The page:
Regulator cracks down on potentially ‘unfair’ contract terms
Following complaints to Consumer NZ by affected customers, the Commerce Commission (Comm Comm) has now filed for a High Court declaration that some of Bachcare's Ts & Cs regarding cancellation and unavailability are unfair. Comm Comm alleges that these terms could result in the guest losing the entire amount paid, along with service fees, regardless of who cancelled or the reason and timeline for the cancellation. Airbnb is not being pursued, but it did change its wording after these types of complaints surfaced.
These proceedings highlight that Comm Comm is now using the tools created by last year’s amendments to the Fair-Trading Act 1986. Briefly, a term is unfair if it:
- causes a significant imbalance in the parties’ rights and obligations;
- is not reasonably necessary to protect the party who is advantaged by the term; and
- would cause detriment to the other party.
If Comm Comm considers a standard form contract term to be unfair, it can apply to the District or High Court (on its own initiative or at the request of an affected party for a declaration). If declared an unfair contract term (UCT), the company is then prohibited from using it. Any terms that are declared to be UCTs must not be used or relied upon. If a trader continues to use such a term after it has been declared a UCT, it may face fines of up to $600,000 (or $200,000 in the case of an individual).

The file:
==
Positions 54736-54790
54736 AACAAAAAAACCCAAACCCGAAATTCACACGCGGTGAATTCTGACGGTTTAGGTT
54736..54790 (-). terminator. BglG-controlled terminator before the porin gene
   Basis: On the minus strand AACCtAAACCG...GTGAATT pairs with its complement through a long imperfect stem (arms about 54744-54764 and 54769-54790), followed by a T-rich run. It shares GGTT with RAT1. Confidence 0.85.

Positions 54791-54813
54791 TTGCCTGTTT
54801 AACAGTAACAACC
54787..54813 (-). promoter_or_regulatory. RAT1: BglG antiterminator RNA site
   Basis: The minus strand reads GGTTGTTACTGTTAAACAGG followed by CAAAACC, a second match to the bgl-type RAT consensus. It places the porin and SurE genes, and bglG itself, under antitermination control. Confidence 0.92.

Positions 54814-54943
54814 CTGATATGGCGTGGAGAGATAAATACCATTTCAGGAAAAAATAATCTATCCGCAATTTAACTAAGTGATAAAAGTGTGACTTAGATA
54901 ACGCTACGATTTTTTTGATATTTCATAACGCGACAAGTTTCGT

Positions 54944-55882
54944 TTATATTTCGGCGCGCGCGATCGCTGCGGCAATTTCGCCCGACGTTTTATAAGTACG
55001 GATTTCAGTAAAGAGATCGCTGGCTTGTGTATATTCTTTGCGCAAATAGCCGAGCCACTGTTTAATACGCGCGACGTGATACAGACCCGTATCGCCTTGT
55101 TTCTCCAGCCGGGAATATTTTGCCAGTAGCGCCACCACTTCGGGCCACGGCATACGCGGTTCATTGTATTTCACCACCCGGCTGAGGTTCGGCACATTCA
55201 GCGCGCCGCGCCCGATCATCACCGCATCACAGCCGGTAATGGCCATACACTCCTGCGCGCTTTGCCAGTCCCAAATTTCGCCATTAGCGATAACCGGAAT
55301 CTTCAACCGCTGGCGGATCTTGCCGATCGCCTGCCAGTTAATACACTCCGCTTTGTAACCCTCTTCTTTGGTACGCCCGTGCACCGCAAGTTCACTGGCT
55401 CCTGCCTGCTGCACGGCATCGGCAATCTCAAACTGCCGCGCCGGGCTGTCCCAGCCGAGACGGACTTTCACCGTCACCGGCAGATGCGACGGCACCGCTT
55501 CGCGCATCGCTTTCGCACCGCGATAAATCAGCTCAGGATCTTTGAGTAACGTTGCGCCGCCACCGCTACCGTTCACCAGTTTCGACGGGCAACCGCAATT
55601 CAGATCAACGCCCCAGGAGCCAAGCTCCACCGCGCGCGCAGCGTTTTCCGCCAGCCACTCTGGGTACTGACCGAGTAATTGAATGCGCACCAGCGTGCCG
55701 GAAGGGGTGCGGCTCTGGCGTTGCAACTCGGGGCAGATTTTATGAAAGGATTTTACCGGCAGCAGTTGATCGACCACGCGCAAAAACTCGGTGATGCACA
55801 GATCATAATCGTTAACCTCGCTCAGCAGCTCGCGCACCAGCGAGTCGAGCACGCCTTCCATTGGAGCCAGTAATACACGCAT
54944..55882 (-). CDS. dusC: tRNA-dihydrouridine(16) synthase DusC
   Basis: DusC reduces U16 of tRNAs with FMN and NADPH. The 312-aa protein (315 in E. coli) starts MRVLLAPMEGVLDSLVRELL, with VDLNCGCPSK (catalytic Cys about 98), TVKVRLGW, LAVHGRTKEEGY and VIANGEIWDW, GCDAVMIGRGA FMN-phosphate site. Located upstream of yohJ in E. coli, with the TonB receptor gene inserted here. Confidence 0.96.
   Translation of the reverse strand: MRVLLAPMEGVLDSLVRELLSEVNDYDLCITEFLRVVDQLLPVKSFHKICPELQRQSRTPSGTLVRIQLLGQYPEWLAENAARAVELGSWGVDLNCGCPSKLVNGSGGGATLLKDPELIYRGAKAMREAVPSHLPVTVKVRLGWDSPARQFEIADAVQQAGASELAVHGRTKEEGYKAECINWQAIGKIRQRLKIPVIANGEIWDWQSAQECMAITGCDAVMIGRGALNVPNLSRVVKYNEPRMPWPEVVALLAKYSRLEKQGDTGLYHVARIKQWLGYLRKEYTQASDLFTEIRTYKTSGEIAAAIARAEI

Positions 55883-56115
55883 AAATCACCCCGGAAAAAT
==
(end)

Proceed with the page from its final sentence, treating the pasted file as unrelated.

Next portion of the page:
It is highly important to ensure your standard contract terms are reasonable, equitable and do not include biased, hardline cancellation clauses or refund policies. Comm Comm’s Chair has stated that they, “expect businesses to have contracts that do not put consumers at an unfair disadvantage.”
Please get in touch if you would like assistance reviewing or updating your Ts & Cs.